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Phosphorus sorption, accumulation and leaching

effects of long-term inorganic fertilization of cultivated soils

Börling, Katarina (2003). Phosphorus sorption, accumulation and leaching. Diss. (sammanfattning/summary) Uppsala : Sveriges lantbruksuniv., Acta Universitatis Agriculturae Sueciae. Agraria, 1401-6249 ; 428
ISBN 91-576-6466-8
[Doctoral thesis]

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Arable land is a major diffuse source of P loads to surface waters. The main processes for P losses from agricultural fields are erosion, surface runoff and subsurface leaching. To identify agricultural soils vulnerable to P losses, it is necessary to understand the processes behind these losses. This thesis mainly concerns processes influencing subsurface leaching. Phosphorus sorption and accumulation were studied in the laboratory to evaluate how these processes affect the release of P, which potentially can be leached. Furthermore, P leaching from undisturbed soil cores exposed to natural conditions was studied. All studies were performed on soils from the Swedish long-term fertility experiment, which includes soil types common in southern and central Sweden, each with four soil P levels. P sorption capacity in the soils studied ranged from 6.0 to 12.2 mmol kg-1 soil and was correlated with the amounts of oxalate extractable Fe and Al in the soils. Phosphorus release was correlated with soil test P values (STP) for individual soils, but STP could not explain P release when soils with different P sorption capacities were considered. Instead, estimates of P sorption saturation using a ratio of STP and P sorption capacity proved to be useful for assessing P release. Long-term inorganic P fertilization of 42 to 49 kg P ha-1yr-1 for more than 30 years caused P accumulation down to 40 cm depth in the soil profiles. Below this depth no differences in P properties were found between fertilized and non-fertilized soils. Total P losses from the lysimeters ranged from 0.03 to 1.09 kg ha-1yr-1 and were not correlated with either STP or P sorption saturation. Total P leaching was greatest from a soil in which macropore flow dominated water transport, irrespective of STP. In another soil, with low P sorption capacity, P sorption saturation and P leaching were high from the highest fertilized treatment. In the remaining soils, P sorption and release processes in the subsoils influenced P losses. The subsoils seemed to act either as a source or a sink of P and reduced the differences between treatments.

Authors/Creators:Börling, Katarina
Title:Phosphorus sorption, accumulation and leaching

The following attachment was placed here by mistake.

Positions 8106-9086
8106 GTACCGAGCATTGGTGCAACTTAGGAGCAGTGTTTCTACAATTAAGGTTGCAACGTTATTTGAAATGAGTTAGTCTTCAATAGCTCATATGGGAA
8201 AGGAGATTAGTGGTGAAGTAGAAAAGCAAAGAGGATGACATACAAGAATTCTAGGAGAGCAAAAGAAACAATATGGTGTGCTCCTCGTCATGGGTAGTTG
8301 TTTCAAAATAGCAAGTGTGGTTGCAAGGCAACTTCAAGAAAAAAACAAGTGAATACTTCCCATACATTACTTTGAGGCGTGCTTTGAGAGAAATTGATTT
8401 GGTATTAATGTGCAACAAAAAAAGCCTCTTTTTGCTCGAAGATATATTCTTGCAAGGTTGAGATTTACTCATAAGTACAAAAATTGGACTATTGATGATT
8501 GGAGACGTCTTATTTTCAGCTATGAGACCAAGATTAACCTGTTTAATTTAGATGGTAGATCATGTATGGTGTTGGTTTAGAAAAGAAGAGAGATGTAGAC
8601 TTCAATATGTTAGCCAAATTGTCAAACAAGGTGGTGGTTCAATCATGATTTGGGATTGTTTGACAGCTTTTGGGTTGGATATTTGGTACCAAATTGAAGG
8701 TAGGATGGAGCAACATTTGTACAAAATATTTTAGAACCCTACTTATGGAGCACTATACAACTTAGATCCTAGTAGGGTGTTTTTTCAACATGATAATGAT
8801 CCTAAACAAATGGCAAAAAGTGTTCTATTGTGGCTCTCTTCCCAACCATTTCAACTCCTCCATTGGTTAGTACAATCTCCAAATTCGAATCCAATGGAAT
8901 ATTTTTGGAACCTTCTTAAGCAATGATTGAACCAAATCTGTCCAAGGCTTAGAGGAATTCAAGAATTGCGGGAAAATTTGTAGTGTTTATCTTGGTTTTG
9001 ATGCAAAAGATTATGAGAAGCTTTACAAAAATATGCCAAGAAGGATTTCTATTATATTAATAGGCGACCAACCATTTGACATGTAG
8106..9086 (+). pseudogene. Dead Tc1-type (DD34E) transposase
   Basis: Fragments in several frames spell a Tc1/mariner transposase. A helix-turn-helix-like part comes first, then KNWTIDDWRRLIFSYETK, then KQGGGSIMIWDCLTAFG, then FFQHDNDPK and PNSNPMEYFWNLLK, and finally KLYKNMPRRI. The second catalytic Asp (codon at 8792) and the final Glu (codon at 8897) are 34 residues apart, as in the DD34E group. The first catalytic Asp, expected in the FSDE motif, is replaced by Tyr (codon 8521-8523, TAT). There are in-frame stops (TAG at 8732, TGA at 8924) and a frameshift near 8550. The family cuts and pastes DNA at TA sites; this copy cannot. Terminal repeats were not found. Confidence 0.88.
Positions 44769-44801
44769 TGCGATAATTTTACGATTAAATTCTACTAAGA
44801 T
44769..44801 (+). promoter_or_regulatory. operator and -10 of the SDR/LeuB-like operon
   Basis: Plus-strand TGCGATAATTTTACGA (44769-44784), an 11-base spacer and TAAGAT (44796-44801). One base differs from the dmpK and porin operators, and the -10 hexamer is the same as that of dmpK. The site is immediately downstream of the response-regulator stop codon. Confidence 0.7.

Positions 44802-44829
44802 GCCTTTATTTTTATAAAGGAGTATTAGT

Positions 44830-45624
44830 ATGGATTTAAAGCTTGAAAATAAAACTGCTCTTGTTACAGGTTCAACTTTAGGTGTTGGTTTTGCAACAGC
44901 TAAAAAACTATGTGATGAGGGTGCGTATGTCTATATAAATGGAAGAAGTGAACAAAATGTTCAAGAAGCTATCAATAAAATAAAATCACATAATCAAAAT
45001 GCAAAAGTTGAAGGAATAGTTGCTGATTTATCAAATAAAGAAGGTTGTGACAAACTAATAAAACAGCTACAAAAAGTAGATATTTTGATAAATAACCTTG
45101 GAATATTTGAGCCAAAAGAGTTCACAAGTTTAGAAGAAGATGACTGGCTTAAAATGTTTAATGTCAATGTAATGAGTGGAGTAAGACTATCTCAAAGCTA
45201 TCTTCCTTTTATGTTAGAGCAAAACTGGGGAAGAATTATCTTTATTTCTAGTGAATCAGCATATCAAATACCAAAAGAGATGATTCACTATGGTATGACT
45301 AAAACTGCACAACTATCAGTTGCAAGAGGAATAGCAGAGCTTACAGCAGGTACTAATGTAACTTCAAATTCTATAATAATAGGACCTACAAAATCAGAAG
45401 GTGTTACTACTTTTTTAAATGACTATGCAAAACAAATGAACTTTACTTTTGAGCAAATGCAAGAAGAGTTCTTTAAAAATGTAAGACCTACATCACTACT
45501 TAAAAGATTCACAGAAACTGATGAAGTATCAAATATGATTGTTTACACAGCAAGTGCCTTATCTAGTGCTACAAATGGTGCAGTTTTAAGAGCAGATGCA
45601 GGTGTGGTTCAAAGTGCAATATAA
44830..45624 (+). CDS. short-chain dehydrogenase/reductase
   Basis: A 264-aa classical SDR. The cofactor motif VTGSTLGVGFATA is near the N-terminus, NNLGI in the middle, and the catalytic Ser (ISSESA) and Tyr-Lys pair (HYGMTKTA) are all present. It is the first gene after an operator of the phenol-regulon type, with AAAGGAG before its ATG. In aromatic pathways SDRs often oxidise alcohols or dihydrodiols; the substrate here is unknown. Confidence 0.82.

Subtitle:effects of long-term inorganic fertilization of cultivated soils
Series Name/Journal:Acta Universitatis Agriculturae Sueciae. Agraria
Year of publishing :October 2003
Number of Pages:39
ALLI. Börling, K., Otabbong, E. & Barberis, E. 2001. Phosphorus sorption in relation to soil properties in some cultivated Swedish soils. Nutrient Cycling in Agroecosystems, 59, 39-46. II. Börling, K., Otabbong, E. & Barberis, E. 2004. Soil variables for prediction of potential phosphorus release in Swedish non-calcareous soils. Journal of Environmental Quality. Volume 33. (In press). III. Börling, K., Barberis, E. & Otabbong, E. Impact of long-term inorganic phosphorus fertilization on accumulation, sorption and release of phosphorus in five Swedish soil profiles. (Submitted to Nutrient Cycling in Agroecosystems). IV. Djodjic, F., Börling, K. & Bergström, L. Phosphorus leaching in relation to soil type and soil phosphorus content. Journal of Environmental Quality. (In press).
Place of Publication:Uppsala
ISBN for printed version:91-576-6466-8
Publication Type:Doctoral thesis
Full Text Status:Public
Agris subject categories.:P Natural resources > P33 Soil chemistry and physics
Subjects:Not in use, please see Agris categories
Agrovoc terms:field experimentation, lysimeters, phosphorus, sorption, soil analysis, leaching, sweden
Keywords:batch experiment, long-term field experiment, lysimeter, phosphorus, P release, P sorption saturation, soil test P, Swedish
Permanent URL:
ID Code:379
Department:(NL, NJ) > Dept. of Soil Sciences (until 081001)
Deposited By: Katarina Börling
Deposited On:24 Oct 2003 00:00
Metadata Last Modified:02 Dec 2014 10:04

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